Wednesday, February 19, 2014
Re: Request for records concerning government cooperator who testified against requester's deceased ex-husband at requester's trial for drug conspiracy. Disposition: Denying defendant's renewed motion for summary judgment; denying plaintiff's motion for summary judgment
- Procedural Requirements, Searching for Responsive Records: The court "shall construe [plaintiff's husband's] request as one for all documents indexed to NADDIS number 3049901." The court explains that "the second sentence of [plaintiff's husband's] request is reasonably read as neither a limitation on the scope of the request nor a request for the Government to answer a question, but as an explanation of why, in [plaintiff's husband's] view, the requested documents are not exempt from disclosure" The court further explains that "[b]y contrast, the first sentence does define the scope of the request, and clearly and specifically seeks all documents indexed to NADDIS number 3049901."
- Exemption 7(C): The court rejects "the Government's assertion of a categorical exemption" because the court finds that "[plaintiff] has plausibly demonstrated that Exemption 7(C) 'might' not apply to at least some of the responsive documents." First, the court finds that defendant has not established that it conducted an adequate search because defendant "did not search" for "all documents indexed to NADDIS number 3049901, and not simply those that were made public or required to be made public at the two trials." Second, the court finds that plaintiff has demonstrated that a public interest in the documents in question sufficient to "survive summary judgment." The court explains that "even if the Government did not definitively know that [a witness] was perjuring himself at [plaintiff's husband's] trial, its failure to investigate and learn all of the facts about its key witness, and to disclose all exculpatory evidence to [plaintiff's husband], reasonably suggest that it 'might' have acted negligently or otherwise improperly during [plaintiff's husband's] prosecution." Third, the court finds that defendant does not identify any basis for a categorical withholding. The court notes that defendant "has not . . . demonstrated that it conducted an adequate search for responsive records," but "[e]ven if the DEA had conducted an adequate search, the DEA's categorical withholding is inappropriate because circumstances exist that do not 'characteristically support' the inference that Exemption 7(C)'s statutory requirements are satisfied." The court explains that "to the extent the records detail [the witness's] own criminal activities, any privacy interest in such information is likely to have been greatly diminished by his public testimony on the same issues and voluntary participation in at least four public criminal proceedings." Additionally, the court explains that "[plaintiff] has adduced evidence that DEA agents and prosecuting attorneys acted either negligently . . . or improperly." Also, the court explains that "DEA puts forth no reason why redactions or selective withholding will not suffice to protect any existing privacy interests."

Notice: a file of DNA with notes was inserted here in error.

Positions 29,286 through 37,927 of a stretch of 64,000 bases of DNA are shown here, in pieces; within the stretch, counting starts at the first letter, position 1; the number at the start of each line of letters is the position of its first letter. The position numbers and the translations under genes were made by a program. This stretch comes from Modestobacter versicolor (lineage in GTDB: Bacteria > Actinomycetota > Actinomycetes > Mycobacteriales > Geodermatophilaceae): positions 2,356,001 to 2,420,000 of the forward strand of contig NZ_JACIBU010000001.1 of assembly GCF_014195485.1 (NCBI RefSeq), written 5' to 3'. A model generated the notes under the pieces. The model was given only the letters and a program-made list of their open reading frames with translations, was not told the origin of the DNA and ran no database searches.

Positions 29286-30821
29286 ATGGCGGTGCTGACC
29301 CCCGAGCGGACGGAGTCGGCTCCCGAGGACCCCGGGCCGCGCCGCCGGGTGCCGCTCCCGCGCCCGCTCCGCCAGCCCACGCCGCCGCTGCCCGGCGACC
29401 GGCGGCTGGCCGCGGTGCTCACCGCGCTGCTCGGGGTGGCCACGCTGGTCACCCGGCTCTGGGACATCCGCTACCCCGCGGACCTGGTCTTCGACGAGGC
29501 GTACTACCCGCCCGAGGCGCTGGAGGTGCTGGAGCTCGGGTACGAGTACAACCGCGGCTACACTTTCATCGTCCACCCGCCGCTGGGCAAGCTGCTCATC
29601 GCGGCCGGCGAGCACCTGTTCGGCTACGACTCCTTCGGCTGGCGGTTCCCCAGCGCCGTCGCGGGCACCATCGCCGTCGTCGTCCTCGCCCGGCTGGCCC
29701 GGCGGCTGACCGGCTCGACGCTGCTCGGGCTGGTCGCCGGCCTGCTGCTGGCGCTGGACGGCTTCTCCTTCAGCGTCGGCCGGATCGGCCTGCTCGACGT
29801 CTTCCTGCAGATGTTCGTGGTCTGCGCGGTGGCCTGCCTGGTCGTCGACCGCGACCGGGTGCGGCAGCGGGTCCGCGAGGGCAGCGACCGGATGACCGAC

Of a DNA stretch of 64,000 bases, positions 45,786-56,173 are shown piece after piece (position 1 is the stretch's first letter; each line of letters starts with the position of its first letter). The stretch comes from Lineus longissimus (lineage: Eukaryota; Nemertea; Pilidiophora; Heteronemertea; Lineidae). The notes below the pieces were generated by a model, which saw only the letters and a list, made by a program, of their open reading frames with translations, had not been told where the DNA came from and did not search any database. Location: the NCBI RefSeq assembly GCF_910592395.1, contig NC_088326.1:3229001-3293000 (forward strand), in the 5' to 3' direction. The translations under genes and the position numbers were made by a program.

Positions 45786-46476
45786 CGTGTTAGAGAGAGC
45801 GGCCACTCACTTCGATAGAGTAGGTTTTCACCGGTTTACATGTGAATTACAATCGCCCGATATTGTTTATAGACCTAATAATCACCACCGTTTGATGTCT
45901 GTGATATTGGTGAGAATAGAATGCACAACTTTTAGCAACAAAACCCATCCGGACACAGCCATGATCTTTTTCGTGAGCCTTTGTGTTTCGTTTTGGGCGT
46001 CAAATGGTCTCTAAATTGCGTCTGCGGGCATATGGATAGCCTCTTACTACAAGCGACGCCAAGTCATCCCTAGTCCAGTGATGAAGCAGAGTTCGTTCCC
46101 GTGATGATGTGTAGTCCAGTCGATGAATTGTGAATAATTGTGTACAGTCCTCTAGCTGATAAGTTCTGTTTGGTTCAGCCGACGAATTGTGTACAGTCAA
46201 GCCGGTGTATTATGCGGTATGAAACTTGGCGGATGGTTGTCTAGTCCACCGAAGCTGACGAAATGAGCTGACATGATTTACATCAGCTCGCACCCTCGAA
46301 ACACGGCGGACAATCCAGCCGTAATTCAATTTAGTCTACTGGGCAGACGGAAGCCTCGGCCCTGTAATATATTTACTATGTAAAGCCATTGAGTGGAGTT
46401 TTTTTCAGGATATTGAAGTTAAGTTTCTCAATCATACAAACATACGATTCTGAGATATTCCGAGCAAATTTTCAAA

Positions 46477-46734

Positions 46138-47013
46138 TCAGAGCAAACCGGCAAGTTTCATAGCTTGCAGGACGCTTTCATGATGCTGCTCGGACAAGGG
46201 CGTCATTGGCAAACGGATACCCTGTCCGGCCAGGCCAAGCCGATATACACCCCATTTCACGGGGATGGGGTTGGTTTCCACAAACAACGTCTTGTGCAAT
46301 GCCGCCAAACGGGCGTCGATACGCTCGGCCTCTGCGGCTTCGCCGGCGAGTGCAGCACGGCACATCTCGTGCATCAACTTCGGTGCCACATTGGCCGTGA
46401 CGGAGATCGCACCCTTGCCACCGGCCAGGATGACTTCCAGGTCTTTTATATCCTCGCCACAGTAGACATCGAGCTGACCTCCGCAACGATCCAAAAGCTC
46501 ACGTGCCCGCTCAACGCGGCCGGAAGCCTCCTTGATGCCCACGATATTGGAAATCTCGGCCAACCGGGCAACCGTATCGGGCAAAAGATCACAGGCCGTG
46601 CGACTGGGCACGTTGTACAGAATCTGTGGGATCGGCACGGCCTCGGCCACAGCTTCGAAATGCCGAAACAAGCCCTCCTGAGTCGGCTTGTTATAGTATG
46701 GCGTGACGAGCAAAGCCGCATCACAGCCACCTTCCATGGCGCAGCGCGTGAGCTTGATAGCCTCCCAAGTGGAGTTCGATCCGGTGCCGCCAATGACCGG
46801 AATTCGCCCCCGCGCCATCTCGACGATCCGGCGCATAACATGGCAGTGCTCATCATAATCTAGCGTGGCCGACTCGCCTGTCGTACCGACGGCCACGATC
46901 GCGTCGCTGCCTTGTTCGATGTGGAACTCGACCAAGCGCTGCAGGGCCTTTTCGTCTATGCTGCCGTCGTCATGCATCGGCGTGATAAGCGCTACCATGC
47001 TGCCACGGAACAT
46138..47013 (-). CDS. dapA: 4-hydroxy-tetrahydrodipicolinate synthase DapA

- Litigation Considerations, Vaughn Index / Declaration: The court orders that "[a]fter the DEA searches its records in compliance with this Memorandum Opinion and Order, it shall prepare a Vaughn index, or other reasonably detailed description of the responsive records and the reasons for withholding them that will permit the Court to assess any exemptions claimed." The court explains that defendant "has now withdrawn its Glomar response" and, "[h]aving done so, the DEA is now 'required to confirm that responsive records exist, then either release them or establish that they are exempt from disclosure.'"
Updated August 6, 2014